An additional $4.5 million in funding for mental health services to address increased demand from many Canberrans impacted by COVID-19 has been pledged by the ACT Government.
Menslink is one of the organisations supported by the new package and will receive $135,000, which includes $80,000 previously announced.
“For Menslink this is a much-needed support package from the government,” CEO Martin Fisk said. “We traditionally have 70% of our total funding come from the private sector, fundraising and donations, and that’s gone into a hole. We have had to cancel two huge fundraisers this year with the potential for more.”
More broadly, Mr Fisk said the funding recognises “that we are going to see some very significant mental health affects come out of coronavirus”.
“In my opinion, we are going to see the mental affect of coronavirus long after the physical health crisis eases off,” Mr Fisk said.
He said Menslink experienced an initial decline in people accessing their service when the COVID-19 pandemic started – “at that point in time their attention turned to Centrelink not Menslink”. However, calls for help are now steadily increasing.
Mr Fisk said while young people are not as worried about the virus as their parents, they are worried about the family environment, online bullying and being socially isolated or lonely.
When school resumes, Mr Fisk expects there will also be some transitional issues “and we’ll be there to help them through”.
He said the support provided by both the ACT and Federal governments has allowed them to retain all their staff and continue to deliver critical services to young men and their families.
Telehealth is used for all counselling sessions, while the mentoring program has moved from doing everything remotely to mentors being encouraged to take young guys out one-on-one (and socially distant) for walks or bike rides around Canberra.
Long-term, Mr Fisk said everything depends on how long and how well the economy recovers.
“I think donations to charity are definitely discretionary spending … I think many charities, of which we are but one, are going to be challenged for some time. I’m hoping by this time next year we will be back to normal.”
Funding for mental health and wellbeing
Canberrans have had a difficult start to 2020 with poor air quality, bushfires, a major hailstorm and now the COVID-19 pandemic which has resulted in a significant increase in people seeking mental health support.
ACT Minister for Mental Health, Shane Rattenbury, said the government is “stepping up our support for Canberrans with $4.5 million in new funding to support the mental health system to meet the growing demand and provide services to people who need them, when and where they need them”.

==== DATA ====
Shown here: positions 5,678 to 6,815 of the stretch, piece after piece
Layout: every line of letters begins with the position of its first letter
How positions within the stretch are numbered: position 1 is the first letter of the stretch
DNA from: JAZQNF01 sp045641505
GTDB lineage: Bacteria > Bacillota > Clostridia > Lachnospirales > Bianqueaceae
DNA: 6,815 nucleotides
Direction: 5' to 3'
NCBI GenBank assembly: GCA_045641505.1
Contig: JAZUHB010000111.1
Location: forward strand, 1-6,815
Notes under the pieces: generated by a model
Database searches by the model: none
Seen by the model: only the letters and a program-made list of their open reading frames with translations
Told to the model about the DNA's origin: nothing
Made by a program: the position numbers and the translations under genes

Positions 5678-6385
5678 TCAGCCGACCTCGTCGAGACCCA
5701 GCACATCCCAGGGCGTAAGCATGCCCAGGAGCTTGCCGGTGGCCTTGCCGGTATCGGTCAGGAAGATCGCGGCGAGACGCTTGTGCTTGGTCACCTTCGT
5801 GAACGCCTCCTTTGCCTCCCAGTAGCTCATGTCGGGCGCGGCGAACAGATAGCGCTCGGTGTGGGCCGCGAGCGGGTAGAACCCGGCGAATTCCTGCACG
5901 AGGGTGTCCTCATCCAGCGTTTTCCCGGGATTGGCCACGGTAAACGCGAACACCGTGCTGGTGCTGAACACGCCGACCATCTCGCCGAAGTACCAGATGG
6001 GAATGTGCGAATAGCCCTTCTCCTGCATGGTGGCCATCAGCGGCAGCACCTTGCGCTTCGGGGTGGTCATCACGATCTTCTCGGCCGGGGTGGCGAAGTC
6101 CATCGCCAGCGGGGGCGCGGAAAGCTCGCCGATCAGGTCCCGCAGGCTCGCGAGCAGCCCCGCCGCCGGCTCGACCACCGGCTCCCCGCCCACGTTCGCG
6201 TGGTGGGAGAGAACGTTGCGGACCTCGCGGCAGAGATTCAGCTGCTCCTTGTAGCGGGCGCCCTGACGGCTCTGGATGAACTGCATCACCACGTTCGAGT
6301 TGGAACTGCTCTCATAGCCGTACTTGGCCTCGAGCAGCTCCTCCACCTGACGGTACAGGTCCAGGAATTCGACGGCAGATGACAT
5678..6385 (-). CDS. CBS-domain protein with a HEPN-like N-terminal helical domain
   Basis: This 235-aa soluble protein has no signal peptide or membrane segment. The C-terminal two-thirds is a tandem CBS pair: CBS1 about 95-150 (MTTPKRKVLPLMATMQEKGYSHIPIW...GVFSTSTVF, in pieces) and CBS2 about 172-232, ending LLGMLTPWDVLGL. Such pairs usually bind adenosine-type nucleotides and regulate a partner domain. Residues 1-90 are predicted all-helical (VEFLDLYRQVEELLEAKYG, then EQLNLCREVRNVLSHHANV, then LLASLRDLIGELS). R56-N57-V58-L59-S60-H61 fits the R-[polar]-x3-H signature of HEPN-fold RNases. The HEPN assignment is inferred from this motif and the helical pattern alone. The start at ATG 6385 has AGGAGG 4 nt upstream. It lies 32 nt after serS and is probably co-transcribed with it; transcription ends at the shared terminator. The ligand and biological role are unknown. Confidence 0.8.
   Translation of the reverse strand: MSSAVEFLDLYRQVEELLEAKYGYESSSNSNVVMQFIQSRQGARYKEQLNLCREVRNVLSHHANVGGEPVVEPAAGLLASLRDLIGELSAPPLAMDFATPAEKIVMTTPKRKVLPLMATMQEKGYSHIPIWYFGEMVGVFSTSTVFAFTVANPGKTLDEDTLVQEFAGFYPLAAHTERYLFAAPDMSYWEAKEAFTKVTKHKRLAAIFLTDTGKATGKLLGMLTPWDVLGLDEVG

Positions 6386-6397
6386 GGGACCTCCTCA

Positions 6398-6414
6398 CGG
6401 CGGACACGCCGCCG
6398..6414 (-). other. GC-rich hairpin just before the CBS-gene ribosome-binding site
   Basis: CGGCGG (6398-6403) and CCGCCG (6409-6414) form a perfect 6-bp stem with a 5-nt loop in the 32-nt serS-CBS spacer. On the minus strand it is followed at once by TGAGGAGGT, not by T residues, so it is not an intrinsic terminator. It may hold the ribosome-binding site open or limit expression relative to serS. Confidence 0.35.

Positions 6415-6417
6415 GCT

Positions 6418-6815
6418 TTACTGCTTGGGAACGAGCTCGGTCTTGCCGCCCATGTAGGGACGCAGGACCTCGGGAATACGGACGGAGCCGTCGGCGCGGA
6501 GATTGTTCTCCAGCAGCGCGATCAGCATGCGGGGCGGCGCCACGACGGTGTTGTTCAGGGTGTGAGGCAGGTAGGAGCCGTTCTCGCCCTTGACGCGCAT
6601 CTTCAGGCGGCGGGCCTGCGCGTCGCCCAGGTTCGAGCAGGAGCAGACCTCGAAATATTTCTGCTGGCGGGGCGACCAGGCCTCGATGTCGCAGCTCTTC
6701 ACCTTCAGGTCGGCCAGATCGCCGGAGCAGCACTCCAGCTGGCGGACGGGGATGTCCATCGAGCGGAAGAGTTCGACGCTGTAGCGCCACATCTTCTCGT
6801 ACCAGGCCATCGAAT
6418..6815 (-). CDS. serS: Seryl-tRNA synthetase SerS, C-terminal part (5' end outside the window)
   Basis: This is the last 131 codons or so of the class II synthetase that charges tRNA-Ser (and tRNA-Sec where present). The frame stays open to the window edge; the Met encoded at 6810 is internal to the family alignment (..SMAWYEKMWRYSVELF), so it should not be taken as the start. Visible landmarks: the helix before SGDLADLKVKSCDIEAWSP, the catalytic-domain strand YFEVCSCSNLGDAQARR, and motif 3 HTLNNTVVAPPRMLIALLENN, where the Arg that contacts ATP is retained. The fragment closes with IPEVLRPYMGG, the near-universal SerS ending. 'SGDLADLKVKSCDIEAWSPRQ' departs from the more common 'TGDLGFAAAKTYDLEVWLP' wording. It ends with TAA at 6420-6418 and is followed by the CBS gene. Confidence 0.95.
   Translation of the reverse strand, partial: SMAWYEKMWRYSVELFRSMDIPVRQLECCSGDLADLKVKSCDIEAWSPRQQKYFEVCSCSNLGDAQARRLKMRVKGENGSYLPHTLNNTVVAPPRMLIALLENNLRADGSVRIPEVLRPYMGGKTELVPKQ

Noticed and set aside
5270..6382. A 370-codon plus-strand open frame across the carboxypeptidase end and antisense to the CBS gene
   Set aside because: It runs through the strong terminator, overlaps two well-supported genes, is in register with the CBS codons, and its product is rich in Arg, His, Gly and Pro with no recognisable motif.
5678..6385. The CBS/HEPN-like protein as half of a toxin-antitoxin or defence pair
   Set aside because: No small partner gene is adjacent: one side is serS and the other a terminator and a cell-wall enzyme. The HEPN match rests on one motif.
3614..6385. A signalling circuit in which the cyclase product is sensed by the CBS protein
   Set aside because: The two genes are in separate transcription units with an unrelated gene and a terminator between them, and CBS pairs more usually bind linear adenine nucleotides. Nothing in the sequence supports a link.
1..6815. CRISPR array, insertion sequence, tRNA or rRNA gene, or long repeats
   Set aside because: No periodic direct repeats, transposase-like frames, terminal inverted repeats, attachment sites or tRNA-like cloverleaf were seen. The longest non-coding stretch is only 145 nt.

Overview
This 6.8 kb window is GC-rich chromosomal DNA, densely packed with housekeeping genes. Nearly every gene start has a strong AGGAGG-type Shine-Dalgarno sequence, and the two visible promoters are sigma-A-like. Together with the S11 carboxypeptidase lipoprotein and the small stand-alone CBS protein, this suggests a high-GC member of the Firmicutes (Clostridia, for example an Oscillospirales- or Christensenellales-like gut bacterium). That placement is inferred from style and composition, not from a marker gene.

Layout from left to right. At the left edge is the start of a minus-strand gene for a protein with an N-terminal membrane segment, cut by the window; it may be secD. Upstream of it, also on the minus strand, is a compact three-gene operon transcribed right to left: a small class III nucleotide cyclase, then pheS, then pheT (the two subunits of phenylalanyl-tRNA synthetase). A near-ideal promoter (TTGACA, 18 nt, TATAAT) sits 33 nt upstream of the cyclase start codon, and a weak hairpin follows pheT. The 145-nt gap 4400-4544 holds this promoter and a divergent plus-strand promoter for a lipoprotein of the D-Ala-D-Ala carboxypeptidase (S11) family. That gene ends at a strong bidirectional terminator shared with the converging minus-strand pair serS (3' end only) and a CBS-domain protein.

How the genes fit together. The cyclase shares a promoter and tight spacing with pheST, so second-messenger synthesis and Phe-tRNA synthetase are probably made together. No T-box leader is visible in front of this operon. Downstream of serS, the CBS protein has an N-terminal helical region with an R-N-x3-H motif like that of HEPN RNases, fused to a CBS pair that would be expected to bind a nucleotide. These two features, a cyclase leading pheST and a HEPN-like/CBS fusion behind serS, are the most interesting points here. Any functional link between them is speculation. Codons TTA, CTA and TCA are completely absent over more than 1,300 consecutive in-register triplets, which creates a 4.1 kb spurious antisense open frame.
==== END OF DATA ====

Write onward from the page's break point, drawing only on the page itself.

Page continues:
TheACT Government will provide $2.55 million in additional funds to community mental health organisations to support their existing services to meet the increased demand from the Canberra community. The additional funds will be provided to organisations such as Lifeline Canberra, Menslink, the Way Back Support Service and OzHelp.
The government will also provide $1.9 million to expand Canberra Health Services programs responding to and supporting people experiencing a mental health crisis.
The package includes an additional $720,000 to expand the Access Mental Health and Home Assessment Acute Response Team and $720,000 to expand the Police, Ambulance, Clinician Emergency Response (PACER) service to operate seven days a week.
There is also an investment of $342,000 to create two Canberra Safe Haven Cafés which will be managed in partnership with a community mental health NGO. These cafés are a new initiative in the ACT and will provide a safe alternative to the emergency department and other treatment services for adults over 18 years experiencing loneliness, personal difficulties, or simply seeking social connection.
The package includes $100,000 in additional support for Canberra’s LGBTIQ+ community to ensure key services can continue to be delivered by A Gender Agenda and Aids Action Council ACT; an additional $100,000 for grief and loss counselling; $450,000 for funding further initiatives in the mental health sector as required. This money is available for innovative responses and new ways of working, and is intended to help community organisations fill gaps where they have identified an emerging need for additional mental health support within their services; and $250,000 to commission an Aboriginal and Torres Strait Islander targeted mental health program.
The ACT Government has also allocated $1.7 million to support a range of non-government organisations (NGOs) in the health sector.
More than 40 NGOs ranging from alcohol and drug services to palliative care will share $1.3 million in project or program funding.
An additional $200,000 has been identified to provide flexible funding to support alcohol and other drug services to respond to demand pressures or to innovate in the way their essential services are delivered, and $200,000 to Carers ACT to work with the Health Care Consumers’ Association, ACT Health Directorate, Canberra Health Services and relevant NGOs to support individuals and families to access telehealth services.